Song Hongbing has released a new sequel to Currency Wars, the 2007 book that made him famous when its precise prediction of the current financial crisis came true.
Currency Wars II (307pp, China Industry and Commerce Publishing House, 39 yuan) continues the focus on international banking, especially the connections between 17 important foreign banking families – especially the Rothschilds and Rockefellers – distributed over Germany, Britain, France and the US. The book claims to expose their hand in worldwide wars, revolutions, coups and crises from 1789 onward.
Song, a Chinese national who has lived in the US since 1994 and is an amateur historian, says money competes as a fourth power against legislative, administrative and judicial powers. He says China must recognize its true opponent in the global market for its economy to thrive.
“Behind cooperation and competition in the global market is a series of informal financial rules under the surface. Without understanding that, we cannot realize he essential reason global financial groups rise and fall, or make wise decisions about how to respond,” he says.
“At present, 90 percent of the financial power on Wall Street is in the hands of Jews. Almost all of the are from Germany, so most of the 17 families I mention in the book are German,” Song says.
Song says he has read over 50 million words worth of reference materials during the last three years while preparing for this book – those include histories of powerful banking families, maps and financial relevant reports.
“The quantity of information in Currency Wars II is 10 times what was present in the last book. It now covers 500 famous people who have steered the development of a global economy,” Song says.
The book explores the puppet masters behind the French Revolution of the 18th century, the rise of Adolf Hitler and his monetary policy and financial policy during World War II and the reason Germany turned around so quickly after the war.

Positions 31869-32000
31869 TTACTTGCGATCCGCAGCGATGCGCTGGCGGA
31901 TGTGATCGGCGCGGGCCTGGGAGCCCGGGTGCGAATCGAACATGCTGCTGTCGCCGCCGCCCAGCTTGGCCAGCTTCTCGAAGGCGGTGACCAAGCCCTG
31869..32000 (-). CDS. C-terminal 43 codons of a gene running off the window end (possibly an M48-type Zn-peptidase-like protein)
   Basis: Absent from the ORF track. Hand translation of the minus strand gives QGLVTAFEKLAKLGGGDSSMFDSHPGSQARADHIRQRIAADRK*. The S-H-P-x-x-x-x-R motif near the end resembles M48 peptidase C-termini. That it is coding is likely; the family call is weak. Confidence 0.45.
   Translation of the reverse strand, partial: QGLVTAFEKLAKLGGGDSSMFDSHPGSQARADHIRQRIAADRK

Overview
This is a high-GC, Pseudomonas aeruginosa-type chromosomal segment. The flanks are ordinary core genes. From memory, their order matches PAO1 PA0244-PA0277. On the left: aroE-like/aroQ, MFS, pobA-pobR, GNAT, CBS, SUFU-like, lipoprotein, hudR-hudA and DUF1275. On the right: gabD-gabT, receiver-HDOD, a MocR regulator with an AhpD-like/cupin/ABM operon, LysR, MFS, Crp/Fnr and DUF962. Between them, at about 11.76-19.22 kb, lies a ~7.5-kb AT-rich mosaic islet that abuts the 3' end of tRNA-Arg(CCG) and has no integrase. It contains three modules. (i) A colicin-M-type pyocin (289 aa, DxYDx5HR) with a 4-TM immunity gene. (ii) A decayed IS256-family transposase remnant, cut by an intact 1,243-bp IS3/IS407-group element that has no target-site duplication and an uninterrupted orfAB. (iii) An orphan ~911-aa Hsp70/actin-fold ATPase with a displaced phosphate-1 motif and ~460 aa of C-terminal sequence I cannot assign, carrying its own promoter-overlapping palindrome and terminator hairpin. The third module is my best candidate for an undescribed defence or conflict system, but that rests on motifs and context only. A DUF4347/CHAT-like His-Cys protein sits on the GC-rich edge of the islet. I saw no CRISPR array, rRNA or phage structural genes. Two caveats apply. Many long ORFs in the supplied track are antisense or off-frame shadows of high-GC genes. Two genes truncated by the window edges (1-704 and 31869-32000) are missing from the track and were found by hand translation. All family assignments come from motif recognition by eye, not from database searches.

This time, Song predicts that there will be a single worldwide currency by 2024 and it will not be the dollar, the euro, the yuan or the yen.
“The idea of a single currency was first proposed in the 1960s. When a currency becomes a world invoicing note, the country has to export its currency, which always produces a trade deficit. As the trade deficit worsens, it becomes vulnerable to a financial crisis or prolonged recession,” Song says.
“The right to distribute currency is the top power in society. I believed the final aim of the current financial crisis is to abolish the current national currency and set up a single currency system. The year 2024 is not only my guess, but also a reliable point predicted by the [Single Global Currency] Association,” he says.
Although the precious book, which was popular with diverse readers, has been called a “financial novel” by many economists, Song said he does not mind any judgment on the new one.
“It does not matter that someone reads it as a novel or a textbook, or if it receives an award or criticism from an institution or economist. The value of a book is judged by its readers,” he says.